Since finishing university, I have been struck with a deep-set sadness that I have been barred from a wealth of knowledge and wisdom that a degree provides. The endless stacks of library books that were once at my finger tips are now gone.
For the past three years, the way I see the world has been challenged and enlightened and I can honestly say that it has been the best experience of my life. Yet in the space of (what feels like) a second I’ve gone from trying to get my head around complex theories of language to tackling issues such as council tax and finding where my water meter is. (Seriously, where the fuck have they put it?!)
So how did I momentarily overcome this melancholy?
I jumped on a train to London of course!
If there is anywhere than can enlighten your mind, it’s good ol’ London town.
After a few google searches and navigating The Strand with my mother and grandmother in tow, we finally came across an exhibition on at King’s College. ‘Dear Diary: A Celebration of Dairies and their Digital Descendants.’
‘Diaries are among our most precious items of heritage. … No other kind of document offers such a wealth of information about daily life and the ups and downs of human existence.’ – Irving Finkel, founder, The Great Diary Project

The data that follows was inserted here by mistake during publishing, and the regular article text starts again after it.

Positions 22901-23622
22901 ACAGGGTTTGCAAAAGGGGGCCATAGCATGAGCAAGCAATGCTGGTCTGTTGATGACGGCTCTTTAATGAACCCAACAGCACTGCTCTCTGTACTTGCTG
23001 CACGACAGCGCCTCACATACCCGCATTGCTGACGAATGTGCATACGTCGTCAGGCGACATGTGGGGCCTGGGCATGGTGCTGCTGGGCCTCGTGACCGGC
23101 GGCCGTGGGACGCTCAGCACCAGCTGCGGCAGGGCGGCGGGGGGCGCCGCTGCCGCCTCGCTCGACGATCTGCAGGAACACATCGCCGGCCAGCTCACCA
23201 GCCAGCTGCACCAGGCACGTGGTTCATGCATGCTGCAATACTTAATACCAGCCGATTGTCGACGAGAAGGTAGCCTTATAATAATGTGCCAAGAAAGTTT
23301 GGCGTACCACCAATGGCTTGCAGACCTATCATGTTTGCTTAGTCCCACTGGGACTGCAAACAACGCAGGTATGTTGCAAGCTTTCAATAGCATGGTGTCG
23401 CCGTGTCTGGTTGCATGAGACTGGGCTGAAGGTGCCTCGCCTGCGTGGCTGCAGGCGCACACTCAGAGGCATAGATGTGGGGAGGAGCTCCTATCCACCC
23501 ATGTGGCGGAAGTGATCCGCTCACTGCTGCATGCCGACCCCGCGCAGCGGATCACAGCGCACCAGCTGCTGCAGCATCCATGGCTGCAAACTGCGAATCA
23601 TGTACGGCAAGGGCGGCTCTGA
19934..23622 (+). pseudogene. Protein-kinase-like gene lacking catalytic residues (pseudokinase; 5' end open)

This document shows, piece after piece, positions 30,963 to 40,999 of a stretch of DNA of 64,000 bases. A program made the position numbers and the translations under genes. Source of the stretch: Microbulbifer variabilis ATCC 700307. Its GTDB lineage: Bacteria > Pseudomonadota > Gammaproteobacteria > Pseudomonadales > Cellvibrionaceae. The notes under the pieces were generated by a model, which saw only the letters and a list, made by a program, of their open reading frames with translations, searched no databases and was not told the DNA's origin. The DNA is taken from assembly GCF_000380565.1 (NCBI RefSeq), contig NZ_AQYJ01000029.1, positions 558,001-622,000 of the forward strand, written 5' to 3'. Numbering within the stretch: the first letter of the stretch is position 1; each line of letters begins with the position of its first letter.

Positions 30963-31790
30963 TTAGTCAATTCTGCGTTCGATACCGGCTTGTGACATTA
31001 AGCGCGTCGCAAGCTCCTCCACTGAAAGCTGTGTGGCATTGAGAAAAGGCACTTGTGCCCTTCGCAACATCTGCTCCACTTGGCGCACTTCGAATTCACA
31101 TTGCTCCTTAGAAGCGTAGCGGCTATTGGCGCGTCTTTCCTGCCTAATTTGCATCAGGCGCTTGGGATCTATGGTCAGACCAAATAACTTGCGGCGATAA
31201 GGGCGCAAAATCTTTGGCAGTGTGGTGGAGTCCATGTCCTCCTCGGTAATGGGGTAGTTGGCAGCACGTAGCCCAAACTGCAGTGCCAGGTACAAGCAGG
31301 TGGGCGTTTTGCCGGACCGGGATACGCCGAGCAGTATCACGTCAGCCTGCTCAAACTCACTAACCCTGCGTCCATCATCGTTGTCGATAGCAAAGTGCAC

From secret written journals to the public blogs that you and I write on a regular (or in my case, not-so-regular) basis, diaries are merely a way that we express ourselves and our daily activities. This includes post-it notes, doctors diaries and gym progress apps. We are obsessed with recording every moment of our lives on Instagram and the like, that we are leaving a little trail of breadcrumbs, a diary of our lives.
It’s exhibitions like this that make me optimistic that knowledge doesn’t die after university.
The exhibition is on until the 7th of July so get down to London quick chops. Unless you live there – get on the tube and embrace the culture and knowledge around you!
Here’s the link for the exhibition: https://www.kcl.ac.uk/Cultural/-/Projects/DearDiary.aspx
*Apologies for the lack of photos – they didn’t allow photography at the exhibition and I wasn’t feeling particularly rebellious that day*
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Book of the Month: June